This type of hypertrophy is also referred to as “Energetic hypertrophy”, as it is a result of the depletion of energetic structures in the sarcoplasm of the muscle cells.
The sarcoplasm is essentially the jelly-like fluid surrounding muscle cells.
The energetic hypertrophy is mostly looked for by bodybuilding-oriented athletes, who prioritize the overall harmonic look of the physique.
If that is our main goal, we should be well aware that this approach to training will lead to less strength gains, as opposed to myofibril-oriented development.
To achieve sarcoplasmic hypertrophy, we train with fairly lower intensity- 65~80% with repetitions varying from 8 to 15, depending on the size of the muscle group, with the lower body taking the biggest toll and highest number of repetitions.
“With muscle hypertrophy at the cellular level in humans, the actin and myosin contractile proteins increase in size and number (Schoenfeld 2010). In addition, Schoenfeld adds there is an increase in the fluid (sarcoplasm) and the non-contractile connective tissues interspersed within muscle, a concept collectively referred to as sarcoplasmic hypertrophy. Aaron Bubbico and Len Kravitz, Ph.D.” 3
You should however, include both types of training in your regimen.. But..
Set your priorities right!
This article gives you pretty practical advice, however, you should kill your ego and come to terms with your goals.
Know what you want to achieve. Do you care more about maximum strength development?
Or would you prefer a nasty, shredded physique that screams sarcoplasmic development?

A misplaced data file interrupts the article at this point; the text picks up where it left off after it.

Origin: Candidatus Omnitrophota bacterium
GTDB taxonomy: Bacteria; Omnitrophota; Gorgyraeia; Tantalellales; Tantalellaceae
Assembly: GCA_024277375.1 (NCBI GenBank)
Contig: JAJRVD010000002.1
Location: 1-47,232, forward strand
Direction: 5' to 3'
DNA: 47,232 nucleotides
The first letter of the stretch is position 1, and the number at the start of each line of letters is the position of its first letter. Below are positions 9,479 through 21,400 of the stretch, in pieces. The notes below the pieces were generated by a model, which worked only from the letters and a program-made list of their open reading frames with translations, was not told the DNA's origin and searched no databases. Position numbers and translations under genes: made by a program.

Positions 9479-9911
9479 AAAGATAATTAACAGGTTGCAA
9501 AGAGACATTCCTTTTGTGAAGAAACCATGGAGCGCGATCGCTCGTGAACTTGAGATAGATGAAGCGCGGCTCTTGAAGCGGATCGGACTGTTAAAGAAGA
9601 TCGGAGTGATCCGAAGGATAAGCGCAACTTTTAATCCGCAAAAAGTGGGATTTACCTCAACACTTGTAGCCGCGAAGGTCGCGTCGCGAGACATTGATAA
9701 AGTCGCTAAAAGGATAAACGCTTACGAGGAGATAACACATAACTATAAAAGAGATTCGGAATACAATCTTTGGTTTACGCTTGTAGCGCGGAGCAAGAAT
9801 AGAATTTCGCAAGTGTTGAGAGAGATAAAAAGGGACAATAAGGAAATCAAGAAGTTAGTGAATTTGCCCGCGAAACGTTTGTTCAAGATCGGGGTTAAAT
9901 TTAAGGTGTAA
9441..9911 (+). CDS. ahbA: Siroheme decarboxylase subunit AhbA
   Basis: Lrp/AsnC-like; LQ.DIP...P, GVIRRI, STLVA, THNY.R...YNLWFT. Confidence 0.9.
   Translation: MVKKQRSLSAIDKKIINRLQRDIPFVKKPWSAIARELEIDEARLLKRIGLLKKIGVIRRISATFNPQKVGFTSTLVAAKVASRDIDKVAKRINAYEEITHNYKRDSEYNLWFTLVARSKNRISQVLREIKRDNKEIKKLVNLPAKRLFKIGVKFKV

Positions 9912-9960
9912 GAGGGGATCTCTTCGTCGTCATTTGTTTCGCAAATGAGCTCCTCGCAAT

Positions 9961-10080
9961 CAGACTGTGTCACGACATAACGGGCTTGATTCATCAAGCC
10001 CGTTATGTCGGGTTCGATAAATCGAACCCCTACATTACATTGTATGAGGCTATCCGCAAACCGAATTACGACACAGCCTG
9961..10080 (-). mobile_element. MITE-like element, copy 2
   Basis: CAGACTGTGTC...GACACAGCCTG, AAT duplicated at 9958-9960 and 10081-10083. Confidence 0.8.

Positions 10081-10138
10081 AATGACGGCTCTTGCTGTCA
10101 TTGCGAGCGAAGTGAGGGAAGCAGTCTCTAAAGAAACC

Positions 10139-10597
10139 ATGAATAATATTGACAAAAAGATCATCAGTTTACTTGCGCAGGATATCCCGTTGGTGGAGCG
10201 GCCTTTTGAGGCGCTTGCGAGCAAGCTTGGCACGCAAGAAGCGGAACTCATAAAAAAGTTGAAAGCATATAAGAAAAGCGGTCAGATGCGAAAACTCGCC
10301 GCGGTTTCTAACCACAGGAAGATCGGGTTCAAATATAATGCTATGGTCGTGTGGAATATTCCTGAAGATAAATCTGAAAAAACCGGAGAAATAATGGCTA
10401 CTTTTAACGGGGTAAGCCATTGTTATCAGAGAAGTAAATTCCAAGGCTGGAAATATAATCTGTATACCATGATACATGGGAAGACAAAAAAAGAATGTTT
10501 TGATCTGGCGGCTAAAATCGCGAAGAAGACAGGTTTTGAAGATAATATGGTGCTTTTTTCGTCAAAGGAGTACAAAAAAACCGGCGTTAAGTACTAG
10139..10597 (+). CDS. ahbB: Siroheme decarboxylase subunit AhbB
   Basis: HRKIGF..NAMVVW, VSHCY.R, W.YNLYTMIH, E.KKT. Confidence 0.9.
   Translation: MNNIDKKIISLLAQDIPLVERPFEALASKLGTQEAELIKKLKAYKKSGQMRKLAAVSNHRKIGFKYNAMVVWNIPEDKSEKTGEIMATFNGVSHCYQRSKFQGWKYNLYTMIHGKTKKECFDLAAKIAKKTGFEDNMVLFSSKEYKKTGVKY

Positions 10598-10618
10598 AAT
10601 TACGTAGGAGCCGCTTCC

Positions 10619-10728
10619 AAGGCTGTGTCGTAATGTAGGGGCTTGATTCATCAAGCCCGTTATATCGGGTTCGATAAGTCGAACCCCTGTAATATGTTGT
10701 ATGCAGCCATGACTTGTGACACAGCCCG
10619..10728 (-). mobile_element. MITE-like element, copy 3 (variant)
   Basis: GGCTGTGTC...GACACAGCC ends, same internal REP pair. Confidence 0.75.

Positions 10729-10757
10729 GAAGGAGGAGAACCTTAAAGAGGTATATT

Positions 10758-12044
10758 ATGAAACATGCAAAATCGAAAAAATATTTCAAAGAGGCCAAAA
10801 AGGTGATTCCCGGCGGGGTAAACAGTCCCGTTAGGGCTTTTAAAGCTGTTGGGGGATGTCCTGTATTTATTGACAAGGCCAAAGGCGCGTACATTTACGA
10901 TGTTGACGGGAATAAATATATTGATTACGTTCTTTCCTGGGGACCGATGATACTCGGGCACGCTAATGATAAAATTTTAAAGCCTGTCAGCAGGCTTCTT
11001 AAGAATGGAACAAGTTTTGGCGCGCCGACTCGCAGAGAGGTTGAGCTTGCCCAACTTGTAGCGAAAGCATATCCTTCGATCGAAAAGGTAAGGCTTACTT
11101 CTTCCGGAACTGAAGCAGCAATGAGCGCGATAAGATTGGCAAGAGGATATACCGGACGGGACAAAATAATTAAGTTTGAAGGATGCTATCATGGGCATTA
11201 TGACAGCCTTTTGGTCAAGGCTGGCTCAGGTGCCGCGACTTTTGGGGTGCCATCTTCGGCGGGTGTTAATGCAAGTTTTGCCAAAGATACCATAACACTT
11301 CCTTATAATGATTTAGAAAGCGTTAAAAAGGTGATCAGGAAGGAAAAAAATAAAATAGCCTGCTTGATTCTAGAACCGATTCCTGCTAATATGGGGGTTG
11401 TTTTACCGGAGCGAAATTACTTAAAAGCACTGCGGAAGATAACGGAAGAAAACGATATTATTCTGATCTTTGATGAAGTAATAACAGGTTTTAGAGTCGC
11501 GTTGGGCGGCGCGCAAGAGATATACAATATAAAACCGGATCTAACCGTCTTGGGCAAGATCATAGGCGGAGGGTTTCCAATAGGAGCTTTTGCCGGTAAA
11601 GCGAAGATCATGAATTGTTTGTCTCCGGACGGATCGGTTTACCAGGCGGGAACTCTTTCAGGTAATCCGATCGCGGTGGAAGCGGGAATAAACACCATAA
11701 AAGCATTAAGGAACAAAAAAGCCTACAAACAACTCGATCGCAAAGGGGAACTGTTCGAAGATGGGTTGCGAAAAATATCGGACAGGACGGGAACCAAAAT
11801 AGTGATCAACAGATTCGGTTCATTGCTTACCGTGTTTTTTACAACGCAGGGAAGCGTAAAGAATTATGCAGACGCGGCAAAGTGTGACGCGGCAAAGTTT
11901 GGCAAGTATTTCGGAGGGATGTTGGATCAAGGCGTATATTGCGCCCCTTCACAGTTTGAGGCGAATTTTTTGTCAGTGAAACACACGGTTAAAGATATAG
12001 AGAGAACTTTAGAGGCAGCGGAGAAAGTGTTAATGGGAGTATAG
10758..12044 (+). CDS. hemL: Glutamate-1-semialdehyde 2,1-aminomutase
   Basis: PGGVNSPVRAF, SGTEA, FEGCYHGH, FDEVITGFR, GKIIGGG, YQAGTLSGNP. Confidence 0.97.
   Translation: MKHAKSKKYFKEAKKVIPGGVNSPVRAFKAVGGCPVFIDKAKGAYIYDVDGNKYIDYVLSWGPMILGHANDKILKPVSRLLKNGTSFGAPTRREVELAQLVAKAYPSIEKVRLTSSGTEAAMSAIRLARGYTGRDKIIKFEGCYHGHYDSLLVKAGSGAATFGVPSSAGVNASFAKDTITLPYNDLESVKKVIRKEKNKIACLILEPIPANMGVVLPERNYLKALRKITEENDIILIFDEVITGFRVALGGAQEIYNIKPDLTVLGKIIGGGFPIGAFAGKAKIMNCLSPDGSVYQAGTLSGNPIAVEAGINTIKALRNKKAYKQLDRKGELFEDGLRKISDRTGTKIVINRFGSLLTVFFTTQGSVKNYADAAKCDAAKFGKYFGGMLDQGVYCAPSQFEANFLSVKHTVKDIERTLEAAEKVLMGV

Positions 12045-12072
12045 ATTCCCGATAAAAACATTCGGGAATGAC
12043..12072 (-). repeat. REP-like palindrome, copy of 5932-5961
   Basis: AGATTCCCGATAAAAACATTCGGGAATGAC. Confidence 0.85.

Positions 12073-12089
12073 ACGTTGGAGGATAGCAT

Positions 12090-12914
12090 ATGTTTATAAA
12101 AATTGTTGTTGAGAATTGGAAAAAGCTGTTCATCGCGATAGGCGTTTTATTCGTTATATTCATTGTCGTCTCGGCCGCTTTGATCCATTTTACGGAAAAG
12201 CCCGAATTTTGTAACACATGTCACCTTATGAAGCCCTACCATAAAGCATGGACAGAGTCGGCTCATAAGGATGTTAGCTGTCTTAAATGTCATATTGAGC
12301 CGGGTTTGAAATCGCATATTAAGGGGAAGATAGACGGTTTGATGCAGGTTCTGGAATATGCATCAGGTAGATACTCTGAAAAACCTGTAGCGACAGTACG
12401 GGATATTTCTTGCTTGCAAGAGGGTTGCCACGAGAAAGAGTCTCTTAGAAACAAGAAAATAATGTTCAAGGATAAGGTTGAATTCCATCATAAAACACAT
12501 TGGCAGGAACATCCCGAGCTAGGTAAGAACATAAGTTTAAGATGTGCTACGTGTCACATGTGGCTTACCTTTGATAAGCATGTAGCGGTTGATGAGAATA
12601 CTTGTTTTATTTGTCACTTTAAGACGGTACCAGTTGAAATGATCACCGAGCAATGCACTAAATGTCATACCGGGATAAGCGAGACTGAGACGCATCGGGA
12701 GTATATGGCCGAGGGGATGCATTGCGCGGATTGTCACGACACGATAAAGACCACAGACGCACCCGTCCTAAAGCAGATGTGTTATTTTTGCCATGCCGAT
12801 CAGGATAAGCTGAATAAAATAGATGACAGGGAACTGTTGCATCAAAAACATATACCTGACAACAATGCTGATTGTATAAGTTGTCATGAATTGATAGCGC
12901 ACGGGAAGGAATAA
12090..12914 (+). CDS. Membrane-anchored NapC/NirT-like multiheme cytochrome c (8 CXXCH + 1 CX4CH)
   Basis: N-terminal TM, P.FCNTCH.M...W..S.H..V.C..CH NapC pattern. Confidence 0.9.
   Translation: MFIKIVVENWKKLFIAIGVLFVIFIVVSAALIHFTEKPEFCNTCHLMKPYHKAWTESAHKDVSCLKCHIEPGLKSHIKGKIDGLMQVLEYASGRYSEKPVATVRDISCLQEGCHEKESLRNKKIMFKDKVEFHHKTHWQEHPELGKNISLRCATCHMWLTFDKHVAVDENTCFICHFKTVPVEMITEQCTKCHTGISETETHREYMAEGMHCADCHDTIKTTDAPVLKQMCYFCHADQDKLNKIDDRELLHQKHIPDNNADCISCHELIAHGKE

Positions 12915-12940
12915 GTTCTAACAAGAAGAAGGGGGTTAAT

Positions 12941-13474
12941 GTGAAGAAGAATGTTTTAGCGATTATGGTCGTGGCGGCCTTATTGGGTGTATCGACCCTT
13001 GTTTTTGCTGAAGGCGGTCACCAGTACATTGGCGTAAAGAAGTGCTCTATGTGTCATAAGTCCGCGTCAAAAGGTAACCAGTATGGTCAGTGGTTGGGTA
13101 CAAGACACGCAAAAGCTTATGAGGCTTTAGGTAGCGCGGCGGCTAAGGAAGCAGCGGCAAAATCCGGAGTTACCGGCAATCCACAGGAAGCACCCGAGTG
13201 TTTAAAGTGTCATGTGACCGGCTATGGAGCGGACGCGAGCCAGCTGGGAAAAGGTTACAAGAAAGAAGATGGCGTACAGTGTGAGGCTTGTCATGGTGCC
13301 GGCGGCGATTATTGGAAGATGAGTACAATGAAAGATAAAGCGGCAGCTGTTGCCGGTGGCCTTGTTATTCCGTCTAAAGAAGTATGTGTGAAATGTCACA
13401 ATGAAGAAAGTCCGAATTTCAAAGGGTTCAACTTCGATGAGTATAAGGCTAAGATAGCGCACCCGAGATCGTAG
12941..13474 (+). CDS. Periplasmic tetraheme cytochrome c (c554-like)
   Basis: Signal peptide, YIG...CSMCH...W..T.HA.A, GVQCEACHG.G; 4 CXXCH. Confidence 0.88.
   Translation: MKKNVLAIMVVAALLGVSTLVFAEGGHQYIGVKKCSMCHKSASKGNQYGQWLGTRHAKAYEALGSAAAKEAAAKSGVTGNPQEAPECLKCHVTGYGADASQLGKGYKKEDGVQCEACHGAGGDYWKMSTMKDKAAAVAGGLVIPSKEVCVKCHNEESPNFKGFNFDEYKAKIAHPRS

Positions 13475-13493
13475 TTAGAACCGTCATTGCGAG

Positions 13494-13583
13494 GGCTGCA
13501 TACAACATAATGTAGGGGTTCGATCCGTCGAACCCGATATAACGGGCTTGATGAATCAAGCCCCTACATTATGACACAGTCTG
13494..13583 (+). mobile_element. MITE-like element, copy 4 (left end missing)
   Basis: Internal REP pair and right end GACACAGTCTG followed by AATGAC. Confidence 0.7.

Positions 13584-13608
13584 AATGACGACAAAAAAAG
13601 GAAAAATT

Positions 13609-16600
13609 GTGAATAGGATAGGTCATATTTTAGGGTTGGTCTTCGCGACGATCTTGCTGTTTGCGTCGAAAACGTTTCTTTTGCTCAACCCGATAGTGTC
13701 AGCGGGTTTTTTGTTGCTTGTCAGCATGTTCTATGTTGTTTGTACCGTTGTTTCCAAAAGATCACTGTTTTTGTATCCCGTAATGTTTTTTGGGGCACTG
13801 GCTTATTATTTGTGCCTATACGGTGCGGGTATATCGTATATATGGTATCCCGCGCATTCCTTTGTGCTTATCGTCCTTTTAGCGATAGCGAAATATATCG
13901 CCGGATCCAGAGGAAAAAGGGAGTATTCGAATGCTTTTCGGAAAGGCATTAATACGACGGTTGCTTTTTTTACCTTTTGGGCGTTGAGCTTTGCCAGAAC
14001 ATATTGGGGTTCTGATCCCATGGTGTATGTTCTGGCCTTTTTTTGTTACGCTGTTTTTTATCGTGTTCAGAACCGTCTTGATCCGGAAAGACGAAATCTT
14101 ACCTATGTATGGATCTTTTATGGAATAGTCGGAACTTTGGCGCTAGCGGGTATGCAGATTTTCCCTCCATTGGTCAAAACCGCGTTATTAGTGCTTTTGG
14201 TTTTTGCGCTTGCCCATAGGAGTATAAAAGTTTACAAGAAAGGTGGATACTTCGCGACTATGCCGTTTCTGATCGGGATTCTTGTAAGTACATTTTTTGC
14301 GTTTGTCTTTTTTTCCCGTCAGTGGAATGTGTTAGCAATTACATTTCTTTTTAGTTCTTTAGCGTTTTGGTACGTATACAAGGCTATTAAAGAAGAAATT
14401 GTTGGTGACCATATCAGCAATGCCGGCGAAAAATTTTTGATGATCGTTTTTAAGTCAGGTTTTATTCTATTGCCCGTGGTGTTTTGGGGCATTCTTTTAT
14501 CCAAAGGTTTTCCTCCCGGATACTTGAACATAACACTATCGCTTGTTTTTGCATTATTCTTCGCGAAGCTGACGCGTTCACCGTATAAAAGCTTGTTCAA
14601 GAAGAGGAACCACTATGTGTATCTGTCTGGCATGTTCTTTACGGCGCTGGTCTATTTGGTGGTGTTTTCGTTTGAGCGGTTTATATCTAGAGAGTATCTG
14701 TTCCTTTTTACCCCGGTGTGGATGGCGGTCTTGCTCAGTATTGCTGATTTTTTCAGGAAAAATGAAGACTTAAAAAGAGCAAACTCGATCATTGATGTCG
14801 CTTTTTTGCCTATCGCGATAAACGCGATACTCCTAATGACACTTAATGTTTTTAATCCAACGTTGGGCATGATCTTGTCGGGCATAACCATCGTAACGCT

Whatever your case is, do not exclude any of both. Just use this information and prioritize the type of training related to your main goal.
A different factor for muscle growth
Intensity, volume and density and their ratios are crucial for gains, however, there is a fourth training parameter, often overlooked by trainees – Constant tension!
In the beginning of your training career, you might not notice it.
You go into the gym, train however you like, without having a strict approach to exercise execution, and you still grow!
That is often referred to as “newbie gains”. After a while however, you need to start paying attention to the amount of tension your muscles get during each repetition.
Generally, constant tension is realized through lower levels of intensity, and even though that means less weight, the pros of using this method are substantial.
Utilizing the constant tension principle, we can control the trained muscle and therefore achieve a better peak contraction and mind-muscle connection, as opposed to the quick-pace, explosive movements, where the intensity of muscle contractions and retractions alternate.
This control of the working musculature leads to better depletion of the energetic reserves of the muscle and therefore, the hypertrophy stimulus is greater.
On top of that, the pump is way better and you pretty much feel like you’re in complete control of each muscle fiber.
As a whole, we should not strive to increase intensity and the weight on the bar/of the dumbbells all the time, as there is a certain threshold, especially for beginners.
Your best bet, whether you are a beginner or an intermediate/advanced trainee is to slowly change your training parameters and demand more of your musculature, while parallel to that, you try to keep your exercise execution as strict as possible.
It is a good idea to know that the skeletal-muscle and nerve apparatus are pretty delicate, and if systematically overloaded, you can experience some pretty bad reverse effects, such as injuries, exhaustion and a feeling of a total burnout, rather than consistent progress.
Paying attention to other factors, such as nutrition, hydration and proper rest is just as important as training itself.
These factors should be well tailored to your individual characteristics, goals, activity levels and exercise output, to help you optimally recover and re-fuel before each workout.
Read follow guide: Beginner cardiovascular training here